AOL Considing Offering Free Services to Broadband Subscribers

Posted on July 10, 2006

AOL LogoThe New York Times reports that AOL is considering to offer a free option to its broadband subscribers. Things would not change for AOL's dial-up customers. The move would cost AOL over $2 billion in revenues but it would increase AOL's advertising opportunities.
In two weeks, the board of Time Warner Inc., which owns AOL, will hear a proposal from Jonathan Miller, AOL's chief executive, calling for a near halt in marketing for AOL's 17-year-old Internet access service, price cuts for existing customers and thousands of layoffs. His goal is to devote all of AOL's energy into building its free Web-based services.

Traditionally, when companies have profitable but shrinking businesses, like AOL's access service, they try to milk as much money as they can from them without investing new cash. Indeed, that is what Mr. Miller has tried to do for the last several years.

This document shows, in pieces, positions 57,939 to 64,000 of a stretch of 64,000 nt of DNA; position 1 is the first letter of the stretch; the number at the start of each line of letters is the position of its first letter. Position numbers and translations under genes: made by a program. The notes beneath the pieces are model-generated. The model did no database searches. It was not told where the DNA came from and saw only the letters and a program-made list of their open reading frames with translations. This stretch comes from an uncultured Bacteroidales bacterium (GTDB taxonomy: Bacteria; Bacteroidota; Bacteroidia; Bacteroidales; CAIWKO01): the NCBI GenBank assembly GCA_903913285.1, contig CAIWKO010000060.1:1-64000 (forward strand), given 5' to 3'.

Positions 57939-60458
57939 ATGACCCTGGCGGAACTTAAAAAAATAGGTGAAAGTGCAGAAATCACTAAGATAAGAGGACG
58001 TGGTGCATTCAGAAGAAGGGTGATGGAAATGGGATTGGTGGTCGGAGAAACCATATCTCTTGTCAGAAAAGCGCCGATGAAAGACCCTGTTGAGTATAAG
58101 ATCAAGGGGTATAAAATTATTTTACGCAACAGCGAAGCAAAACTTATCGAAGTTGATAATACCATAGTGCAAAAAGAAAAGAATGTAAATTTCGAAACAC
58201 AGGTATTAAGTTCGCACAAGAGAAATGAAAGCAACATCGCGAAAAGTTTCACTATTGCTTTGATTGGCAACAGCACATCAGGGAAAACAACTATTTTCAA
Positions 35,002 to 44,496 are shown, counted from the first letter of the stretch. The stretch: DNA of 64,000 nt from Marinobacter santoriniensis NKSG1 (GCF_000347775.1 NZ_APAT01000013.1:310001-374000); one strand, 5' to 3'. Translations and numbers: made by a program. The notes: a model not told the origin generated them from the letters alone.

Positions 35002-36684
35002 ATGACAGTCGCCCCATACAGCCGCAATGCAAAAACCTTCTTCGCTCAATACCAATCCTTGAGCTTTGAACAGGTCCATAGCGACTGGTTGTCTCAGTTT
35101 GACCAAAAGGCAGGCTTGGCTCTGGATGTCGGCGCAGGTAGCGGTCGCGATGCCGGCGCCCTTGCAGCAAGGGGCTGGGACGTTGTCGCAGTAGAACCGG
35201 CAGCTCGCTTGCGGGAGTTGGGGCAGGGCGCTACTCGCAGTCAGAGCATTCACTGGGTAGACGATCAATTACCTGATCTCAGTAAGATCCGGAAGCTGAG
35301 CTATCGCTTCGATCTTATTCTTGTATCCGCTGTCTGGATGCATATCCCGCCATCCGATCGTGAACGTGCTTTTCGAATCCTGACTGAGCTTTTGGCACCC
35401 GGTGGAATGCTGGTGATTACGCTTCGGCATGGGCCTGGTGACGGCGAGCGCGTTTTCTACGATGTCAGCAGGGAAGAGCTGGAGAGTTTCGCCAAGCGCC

Mr. Miller will defend his unusually draconian plan by arguing that trying to wring every last dime from its dial-up subscribers is preventing AOL from being as aggressive as it can in competing with Yahoo, Microsoft and Google on the Web, according to AOL executives involved in developing the proposal. With such powerful and fast-moving rivals, he wants to hasten the pain to speed the recovery.

This plan will require the board to accept lower profits at first until the advertising revenue grows further, the AOL executives said, although they declined to say how much profits would fall and at what rate. (The AOL executives spoke on the condition of anonymity because the plan is not scheduled for public announcement until Aug. 2.)
AOL has already lost lots of subscribers to faster DHL and cable services. AOL has also moved some of its content on the web where it can be accessed for free. AOL has also seen companies like Yahoo and Google offer free email services that compete with AOL's fee-based offer. These are part of the reasons behind AOL's customer drain. Obviously, AOL customers will be happy to no longer be charged. The question for AOL is whether they can really afford such a drastic move and how long will it take them to make up the difference in advertising revenue.